Plant: Peerless Portland Cement, Union City, MI

The Peerless Portland Cement Co. plant here was organized in 1896 with capital of $250,000. Oldest of the recent cement plants following the Portland process, it first operated as a vertical kiln plant, was remodelled to the rotary kiln. Plant officers were from Alma, Battle Creek and Saginaw. It was a close corporation, with few stockholders.

The plant is located n Union City, and mined marl at Turtle Lake about three miles north of Union City. Six hundred and seventy-five acres of marl land are owned by the company, and is reached by means of a railroad off the Air Line division of the Michigan Central. The marl is found upon the surface, and is so dry that water has to be added when it reaches the plant. The marl is almost entirely free from organic matter and is very readily worked. By means of a bucket dredge, operated on a track, the marl is dug and lifted into the dump cart. To obtain the marl thus dry the level of Turtle Lake, "which had been twice lowered before, the last time in 1873," but still stood 22½ feet above the St. Joseph River, was lowered some 14 feet.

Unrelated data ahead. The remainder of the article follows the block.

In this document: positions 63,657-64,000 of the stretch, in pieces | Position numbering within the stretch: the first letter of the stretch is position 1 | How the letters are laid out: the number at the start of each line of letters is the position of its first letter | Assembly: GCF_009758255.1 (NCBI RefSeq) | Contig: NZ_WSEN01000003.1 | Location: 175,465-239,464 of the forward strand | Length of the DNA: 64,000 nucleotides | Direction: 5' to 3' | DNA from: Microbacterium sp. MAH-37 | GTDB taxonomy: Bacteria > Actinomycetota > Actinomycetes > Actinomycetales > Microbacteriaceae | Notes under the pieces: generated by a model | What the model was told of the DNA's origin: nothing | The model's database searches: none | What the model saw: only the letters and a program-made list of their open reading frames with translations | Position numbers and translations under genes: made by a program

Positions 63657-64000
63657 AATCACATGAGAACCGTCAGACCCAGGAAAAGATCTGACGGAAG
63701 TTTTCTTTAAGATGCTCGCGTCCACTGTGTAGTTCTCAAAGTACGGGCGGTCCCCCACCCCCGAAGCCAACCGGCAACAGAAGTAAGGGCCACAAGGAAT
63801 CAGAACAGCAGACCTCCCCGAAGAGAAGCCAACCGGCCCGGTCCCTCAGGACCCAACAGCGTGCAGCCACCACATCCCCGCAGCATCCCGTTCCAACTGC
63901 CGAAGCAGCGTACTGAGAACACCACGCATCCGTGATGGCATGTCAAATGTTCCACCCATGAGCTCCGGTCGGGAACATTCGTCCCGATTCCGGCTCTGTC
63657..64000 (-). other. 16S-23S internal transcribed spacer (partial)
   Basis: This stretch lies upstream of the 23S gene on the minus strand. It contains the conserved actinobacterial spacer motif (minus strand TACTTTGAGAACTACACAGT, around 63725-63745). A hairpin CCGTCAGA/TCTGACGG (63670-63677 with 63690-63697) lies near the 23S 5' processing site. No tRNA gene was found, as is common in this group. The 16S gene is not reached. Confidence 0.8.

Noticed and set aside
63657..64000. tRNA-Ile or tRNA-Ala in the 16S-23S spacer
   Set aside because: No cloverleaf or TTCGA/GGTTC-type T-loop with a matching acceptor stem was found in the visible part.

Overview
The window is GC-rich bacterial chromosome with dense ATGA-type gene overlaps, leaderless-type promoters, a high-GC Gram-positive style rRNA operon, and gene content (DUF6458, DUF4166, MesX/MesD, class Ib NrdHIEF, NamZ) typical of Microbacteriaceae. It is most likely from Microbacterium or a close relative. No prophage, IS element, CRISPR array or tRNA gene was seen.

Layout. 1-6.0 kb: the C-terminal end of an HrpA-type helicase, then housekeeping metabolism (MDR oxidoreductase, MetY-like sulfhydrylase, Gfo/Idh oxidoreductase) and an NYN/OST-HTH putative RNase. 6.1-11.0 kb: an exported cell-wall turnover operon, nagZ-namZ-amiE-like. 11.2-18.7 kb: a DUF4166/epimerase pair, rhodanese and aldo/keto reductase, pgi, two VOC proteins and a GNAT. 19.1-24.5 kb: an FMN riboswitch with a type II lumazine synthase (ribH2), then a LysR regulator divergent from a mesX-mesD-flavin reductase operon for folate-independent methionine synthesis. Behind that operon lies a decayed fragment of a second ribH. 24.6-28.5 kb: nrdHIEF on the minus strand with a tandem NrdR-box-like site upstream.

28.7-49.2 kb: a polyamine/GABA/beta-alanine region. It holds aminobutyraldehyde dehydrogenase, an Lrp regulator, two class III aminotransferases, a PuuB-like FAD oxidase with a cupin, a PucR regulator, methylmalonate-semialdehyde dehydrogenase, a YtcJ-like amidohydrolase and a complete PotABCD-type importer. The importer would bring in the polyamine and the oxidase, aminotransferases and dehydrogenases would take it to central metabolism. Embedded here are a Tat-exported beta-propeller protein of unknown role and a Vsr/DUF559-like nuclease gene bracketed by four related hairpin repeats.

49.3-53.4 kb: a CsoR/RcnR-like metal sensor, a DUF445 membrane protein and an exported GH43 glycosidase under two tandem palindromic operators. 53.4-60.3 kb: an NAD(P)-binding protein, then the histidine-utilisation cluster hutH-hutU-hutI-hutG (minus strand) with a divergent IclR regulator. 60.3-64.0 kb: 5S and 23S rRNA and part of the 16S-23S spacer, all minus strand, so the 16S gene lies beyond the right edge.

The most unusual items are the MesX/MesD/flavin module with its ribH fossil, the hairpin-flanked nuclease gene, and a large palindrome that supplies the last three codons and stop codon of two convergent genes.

From the Detroit Journal of April 16, 1902, we cite the following account of the changes in the manufacturing plant: "Intermittent vertical kilns were first installed by the company. These kilns were charged, then lighted and burned out like a limekiln. From a distance of three miles the marl was first hauled to the plant in wagons, then it was mixed with clay in a pug mill and made into bricks. These bricks were first dried in a drying kiln, then piled in the burning kilns with alternate layers of coke. After being burned the clinkers were drawn off and ground. The process was necessarily slow, as compared with that in use the present day.

Two years ago another change was made in the mill and Dietch Continuous Vertical Kilns installed. In these kilns the mixture was charged at the top and the clinker drawn off at the bottom. Still progressing the company decided last fall to construct a modern cement mill and to that end hundreds of workmen have been engaged all winter in the erection of a model cement plant.